Monetizing Public Listings in Receiverships

Authors: Robin B. Schwill and Robert Nicholls

The Commercial List of the Ontario Superior Court of Justice recently granted an order structurally similar to a reverse vesting order in the receivership proceedings of Vert Infrastructure Ltd. (Vert). This first-of-its-kind order was granted on the motion of Vert’s receiver, KSV Restructuring Inc. (KSV).1

The order, granted on June 8, 2021, allowed KSV to monetize Vert’s public shell to the benefit of Vert’s creditors, while vesting Vert’s assets and liabilities in a trust and appointing KSV as trustee, terminating the receivership of Vert itself but continuing the administration of its assets and claims in the trust in an identical fashion to the receivership.

Legal Innovation

Traditionally, utilizing a reverse vesting order required the existence or creation of a corporation into which the unwanted assets were transferred and related claims were channelled. In a receivership, the ability to create a new corporation and the related governance and ownership considerations are somewhat problematic and certainly would not be easily recognized by a court as being within its accepted discretionary authority. However, a court certainly has the jurisdiction to create a trust by order. Therefore, instead of a new corporation, the motion in Vert sought to create a trust into which the assets and claims would be transferred with the receiver becoming the trustee of the trust.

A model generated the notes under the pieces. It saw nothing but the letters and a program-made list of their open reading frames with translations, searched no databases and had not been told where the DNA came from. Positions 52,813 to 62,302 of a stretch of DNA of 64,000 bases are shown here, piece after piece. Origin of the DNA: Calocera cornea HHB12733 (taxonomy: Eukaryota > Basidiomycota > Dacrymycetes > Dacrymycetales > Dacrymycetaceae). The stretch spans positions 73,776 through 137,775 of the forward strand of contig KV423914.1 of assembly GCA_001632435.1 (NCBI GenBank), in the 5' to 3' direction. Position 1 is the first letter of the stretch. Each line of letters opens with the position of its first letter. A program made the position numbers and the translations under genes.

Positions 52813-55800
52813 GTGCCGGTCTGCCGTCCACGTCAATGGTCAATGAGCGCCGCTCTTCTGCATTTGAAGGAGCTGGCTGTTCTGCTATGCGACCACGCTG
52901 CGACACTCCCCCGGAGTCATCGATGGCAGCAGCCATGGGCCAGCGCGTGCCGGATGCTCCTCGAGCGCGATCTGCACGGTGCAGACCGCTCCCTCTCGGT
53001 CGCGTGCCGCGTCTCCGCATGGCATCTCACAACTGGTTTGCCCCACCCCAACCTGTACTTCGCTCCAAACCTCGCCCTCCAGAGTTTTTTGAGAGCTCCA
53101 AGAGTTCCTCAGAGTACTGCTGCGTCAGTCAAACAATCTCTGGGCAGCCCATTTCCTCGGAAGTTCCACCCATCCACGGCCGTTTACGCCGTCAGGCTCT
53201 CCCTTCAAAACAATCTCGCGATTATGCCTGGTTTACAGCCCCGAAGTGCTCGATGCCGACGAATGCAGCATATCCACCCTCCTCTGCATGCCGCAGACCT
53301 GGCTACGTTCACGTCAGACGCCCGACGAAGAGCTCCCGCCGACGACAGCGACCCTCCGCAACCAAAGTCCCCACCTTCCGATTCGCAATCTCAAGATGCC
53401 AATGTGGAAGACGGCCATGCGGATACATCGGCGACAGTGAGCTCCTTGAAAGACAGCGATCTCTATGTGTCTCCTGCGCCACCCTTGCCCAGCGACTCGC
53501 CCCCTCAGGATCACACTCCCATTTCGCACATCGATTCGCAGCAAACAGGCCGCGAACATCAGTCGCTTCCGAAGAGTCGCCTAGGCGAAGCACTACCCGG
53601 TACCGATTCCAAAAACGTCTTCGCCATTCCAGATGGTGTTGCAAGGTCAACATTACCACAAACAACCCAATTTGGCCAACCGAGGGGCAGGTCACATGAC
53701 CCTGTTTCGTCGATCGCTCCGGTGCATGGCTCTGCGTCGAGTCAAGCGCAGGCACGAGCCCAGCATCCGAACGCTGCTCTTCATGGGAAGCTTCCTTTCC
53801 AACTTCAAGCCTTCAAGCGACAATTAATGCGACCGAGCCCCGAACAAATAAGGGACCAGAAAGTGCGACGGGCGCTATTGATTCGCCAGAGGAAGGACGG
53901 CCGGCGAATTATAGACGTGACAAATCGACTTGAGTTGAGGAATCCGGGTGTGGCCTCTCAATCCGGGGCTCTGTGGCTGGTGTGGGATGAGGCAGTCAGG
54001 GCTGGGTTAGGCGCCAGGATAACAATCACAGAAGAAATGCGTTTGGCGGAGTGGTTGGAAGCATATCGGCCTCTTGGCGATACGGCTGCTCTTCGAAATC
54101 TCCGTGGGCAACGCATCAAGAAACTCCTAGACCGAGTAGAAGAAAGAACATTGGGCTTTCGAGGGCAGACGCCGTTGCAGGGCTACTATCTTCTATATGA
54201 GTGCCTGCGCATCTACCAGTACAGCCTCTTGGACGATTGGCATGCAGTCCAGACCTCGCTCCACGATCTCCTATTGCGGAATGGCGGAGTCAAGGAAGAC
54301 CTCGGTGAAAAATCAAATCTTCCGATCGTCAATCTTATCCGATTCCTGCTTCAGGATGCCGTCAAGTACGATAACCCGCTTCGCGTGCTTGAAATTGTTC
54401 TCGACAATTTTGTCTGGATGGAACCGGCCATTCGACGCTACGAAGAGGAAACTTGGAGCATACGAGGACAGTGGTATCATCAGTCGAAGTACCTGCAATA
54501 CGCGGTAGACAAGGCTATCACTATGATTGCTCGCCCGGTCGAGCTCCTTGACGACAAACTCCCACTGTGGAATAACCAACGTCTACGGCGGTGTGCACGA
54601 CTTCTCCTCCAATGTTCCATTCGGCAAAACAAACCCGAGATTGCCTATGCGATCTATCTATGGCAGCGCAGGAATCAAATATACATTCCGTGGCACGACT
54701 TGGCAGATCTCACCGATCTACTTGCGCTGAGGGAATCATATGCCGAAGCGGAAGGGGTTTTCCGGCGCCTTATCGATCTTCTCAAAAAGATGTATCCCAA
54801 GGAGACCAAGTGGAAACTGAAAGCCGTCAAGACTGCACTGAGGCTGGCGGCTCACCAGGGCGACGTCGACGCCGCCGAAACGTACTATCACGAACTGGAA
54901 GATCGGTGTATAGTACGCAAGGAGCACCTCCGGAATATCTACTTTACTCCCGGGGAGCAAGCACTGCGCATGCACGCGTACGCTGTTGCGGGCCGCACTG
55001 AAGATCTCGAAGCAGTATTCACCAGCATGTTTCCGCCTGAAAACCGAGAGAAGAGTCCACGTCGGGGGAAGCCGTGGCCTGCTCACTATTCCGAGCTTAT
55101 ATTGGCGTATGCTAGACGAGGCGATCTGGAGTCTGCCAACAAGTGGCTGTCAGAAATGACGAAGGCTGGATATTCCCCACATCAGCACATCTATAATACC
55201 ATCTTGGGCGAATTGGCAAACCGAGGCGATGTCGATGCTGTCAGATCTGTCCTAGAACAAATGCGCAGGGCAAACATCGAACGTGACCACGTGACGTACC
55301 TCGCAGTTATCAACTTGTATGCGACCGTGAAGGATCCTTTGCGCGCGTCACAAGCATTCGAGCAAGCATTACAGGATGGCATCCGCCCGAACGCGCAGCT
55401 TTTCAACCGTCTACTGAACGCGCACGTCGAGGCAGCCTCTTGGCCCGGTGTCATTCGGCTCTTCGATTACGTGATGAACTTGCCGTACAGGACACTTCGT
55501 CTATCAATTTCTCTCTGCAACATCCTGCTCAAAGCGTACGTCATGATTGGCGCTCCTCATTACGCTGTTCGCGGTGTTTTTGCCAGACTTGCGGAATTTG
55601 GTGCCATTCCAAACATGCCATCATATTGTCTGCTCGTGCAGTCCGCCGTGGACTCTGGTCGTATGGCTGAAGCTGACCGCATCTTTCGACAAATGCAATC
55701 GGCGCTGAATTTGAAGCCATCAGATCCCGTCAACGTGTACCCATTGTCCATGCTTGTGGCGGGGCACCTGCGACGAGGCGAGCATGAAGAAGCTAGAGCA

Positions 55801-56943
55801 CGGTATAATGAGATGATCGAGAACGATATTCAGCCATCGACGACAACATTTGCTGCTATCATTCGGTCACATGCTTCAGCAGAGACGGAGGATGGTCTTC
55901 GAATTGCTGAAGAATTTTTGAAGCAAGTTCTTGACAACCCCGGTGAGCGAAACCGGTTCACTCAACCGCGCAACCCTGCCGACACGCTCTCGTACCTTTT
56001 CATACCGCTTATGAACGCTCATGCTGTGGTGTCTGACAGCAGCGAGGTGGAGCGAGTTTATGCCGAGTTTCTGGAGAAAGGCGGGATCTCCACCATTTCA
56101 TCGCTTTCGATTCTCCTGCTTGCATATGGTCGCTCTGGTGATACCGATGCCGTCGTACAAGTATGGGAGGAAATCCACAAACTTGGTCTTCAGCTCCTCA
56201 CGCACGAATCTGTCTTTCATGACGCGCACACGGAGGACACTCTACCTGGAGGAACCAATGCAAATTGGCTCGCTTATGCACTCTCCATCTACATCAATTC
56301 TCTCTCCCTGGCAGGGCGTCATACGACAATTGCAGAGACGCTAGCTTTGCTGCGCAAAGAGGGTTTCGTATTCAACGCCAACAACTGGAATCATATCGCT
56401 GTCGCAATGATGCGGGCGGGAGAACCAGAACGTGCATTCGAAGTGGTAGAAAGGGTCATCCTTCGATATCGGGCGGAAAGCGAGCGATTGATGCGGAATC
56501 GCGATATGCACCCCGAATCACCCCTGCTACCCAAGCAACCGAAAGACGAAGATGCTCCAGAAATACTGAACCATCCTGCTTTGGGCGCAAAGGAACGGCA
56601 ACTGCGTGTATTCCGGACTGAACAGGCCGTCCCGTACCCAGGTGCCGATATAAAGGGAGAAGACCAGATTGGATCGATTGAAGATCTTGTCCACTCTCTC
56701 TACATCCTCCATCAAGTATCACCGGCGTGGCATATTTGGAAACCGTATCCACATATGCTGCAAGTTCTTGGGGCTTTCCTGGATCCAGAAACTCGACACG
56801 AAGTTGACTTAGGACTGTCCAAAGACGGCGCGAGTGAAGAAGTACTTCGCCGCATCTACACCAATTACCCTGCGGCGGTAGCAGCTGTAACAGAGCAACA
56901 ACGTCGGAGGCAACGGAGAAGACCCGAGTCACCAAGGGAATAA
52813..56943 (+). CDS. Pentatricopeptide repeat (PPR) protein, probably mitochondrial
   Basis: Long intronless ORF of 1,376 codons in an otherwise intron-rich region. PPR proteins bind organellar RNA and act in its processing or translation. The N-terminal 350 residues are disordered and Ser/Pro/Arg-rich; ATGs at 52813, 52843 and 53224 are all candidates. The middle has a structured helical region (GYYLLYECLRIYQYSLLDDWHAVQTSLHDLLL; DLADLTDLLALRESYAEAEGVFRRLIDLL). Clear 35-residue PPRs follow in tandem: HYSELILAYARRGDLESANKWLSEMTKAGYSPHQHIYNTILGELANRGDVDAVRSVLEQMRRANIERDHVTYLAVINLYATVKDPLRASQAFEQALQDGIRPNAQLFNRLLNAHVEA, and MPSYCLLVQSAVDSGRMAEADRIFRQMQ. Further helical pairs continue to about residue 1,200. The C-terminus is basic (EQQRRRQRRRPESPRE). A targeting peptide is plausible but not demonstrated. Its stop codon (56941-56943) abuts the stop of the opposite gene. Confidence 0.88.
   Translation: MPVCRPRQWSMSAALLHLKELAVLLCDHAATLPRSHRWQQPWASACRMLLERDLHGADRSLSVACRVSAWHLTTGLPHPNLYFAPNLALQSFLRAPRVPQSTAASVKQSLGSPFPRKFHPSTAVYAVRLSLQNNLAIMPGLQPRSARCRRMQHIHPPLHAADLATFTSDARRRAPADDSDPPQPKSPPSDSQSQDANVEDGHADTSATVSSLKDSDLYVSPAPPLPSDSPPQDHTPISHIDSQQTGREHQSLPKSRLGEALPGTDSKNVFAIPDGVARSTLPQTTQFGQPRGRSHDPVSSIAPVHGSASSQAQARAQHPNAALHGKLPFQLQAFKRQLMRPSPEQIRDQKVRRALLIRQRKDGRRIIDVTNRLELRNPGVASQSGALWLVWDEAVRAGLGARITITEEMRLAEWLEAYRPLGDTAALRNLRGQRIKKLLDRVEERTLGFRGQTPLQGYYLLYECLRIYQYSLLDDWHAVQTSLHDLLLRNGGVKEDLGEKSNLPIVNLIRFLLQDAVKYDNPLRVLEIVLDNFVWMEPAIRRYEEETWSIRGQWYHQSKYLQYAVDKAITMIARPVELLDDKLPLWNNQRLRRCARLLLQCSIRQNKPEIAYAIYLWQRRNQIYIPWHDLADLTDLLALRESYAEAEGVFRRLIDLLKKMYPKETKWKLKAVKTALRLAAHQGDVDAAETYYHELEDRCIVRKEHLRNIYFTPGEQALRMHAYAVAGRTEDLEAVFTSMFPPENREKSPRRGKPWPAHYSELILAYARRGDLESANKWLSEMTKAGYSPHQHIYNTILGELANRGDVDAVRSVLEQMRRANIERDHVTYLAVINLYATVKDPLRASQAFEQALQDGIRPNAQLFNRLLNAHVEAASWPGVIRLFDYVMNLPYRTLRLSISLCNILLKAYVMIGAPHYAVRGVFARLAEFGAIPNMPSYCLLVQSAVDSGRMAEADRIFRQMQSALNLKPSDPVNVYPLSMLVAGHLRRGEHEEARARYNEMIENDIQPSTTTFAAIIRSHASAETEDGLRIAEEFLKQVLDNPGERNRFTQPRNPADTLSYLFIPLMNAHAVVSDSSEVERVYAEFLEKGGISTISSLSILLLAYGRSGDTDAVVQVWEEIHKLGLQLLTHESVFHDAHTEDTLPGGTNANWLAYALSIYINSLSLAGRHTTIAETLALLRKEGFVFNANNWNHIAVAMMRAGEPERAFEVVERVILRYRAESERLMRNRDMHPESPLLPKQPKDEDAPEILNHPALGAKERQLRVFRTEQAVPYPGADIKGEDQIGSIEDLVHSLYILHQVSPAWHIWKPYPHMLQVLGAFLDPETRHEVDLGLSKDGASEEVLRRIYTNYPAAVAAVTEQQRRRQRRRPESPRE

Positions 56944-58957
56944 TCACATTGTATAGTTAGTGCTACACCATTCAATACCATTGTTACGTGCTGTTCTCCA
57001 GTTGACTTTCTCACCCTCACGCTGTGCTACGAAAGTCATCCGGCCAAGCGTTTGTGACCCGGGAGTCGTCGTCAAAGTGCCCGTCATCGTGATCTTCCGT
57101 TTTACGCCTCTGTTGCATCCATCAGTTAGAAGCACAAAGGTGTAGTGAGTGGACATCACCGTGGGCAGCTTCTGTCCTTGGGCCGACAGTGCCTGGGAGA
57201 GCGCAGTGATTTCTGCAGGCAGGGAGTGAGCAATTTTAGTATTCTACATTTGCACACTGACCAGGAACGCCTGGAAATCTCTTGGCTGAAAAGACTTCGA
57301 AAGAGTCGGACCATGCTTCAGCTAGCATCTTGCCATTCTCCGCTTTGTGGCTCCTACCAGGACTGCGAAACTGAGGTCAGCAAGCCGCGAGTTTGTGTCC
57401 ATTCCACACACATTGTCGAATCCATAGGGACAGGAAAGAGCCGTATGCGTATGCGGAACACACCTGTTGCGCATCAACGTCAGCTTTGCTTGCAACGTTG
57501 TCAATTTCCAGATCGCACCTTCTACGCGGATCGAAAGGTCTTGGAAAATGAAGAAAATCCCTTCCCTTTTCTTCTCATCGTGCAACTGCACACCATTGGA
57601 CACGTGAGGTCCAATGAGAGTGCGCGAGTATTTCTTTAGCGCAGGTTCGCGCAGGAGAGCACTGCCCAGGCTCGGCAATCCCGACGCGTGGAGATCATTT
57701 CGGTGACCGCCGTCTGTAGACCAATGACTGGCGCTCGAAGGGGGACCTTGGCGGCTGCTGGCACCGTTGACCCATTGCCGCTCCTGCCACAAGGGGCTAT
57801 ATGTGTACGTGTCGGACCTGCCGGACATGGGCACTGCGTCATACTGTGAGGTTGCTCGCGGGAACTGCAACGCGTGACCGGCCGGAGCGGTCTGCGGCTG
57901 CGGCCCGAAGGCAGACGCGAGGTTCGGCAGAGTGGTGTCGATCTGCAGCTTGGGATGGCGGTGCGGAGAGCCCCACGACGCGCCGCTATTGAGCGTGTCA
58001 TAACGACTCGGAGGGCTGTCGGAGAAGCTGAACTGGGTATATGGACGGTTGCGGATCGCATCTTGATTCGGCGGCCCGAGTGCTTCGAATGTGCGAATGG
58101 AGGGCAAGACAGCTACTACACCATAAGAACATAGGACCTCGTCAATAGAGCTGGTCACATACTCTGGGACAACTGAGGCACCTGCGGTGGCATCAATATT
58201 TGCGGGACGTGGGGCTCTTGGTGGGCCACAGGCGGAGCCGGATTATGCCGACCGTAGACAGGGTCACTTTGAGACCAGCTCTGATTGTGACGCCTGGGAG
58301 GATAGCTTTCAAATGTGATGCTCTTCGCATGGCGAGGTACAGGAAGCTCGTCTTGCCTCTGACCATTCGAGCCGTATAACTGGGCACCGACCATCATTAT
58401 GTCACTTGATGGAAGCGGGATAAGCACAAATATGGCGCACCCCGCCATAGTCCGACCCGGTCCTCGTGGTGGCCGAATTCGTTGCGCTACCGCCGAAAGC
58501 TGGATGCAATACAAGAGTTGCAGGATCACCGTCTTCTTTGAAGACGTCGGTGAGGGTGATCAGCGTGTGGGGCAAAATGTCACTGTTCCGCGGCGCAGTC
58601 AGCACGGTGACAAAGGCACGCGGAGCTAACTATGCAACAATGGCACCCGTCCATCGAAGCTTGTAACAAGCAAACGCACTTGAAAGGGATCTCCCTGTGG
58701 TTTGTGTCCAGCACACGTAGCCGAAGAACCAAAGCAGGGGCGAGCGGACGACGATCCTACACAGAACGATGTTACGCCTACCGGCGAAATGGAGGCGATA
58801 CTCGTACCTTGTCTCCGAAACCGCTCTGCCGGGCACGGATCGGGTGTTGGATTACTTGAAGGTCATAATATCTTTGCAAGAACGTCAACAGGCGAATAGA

In granting the order, the Court issued an endorsement, finding that the transaction was designed in a practical manner using judicial tools available to the Court – specifically, a vesting order, claims channelling and the creation of a common law trust – all for the benefit of Vert’s creditors.


Reverse vesting orders were previously thought to be possible only in proceedings under the Companies’ Creditors Arrangement Act; however, this decision confirms that reverse vesting orders can be obtained in receivership proceedings with the appropriate structure. This decision provides insolvency professionals with additional flexibility in structuring sales and reorganizations with potential purchasers and insolvent businesses, allowing them to monetize previously unmonetizable assets and maintaining potentially valuable attributes of the corporate debtor, which, until now, have been lost in bare asset sales. It also demonstrates a court’s willingness to work with counsel to come to creative solutions within insolvency proceedings to the benefit of creditors generally.

1Davies is acting for KSV in its capacity as receiver of Vert.


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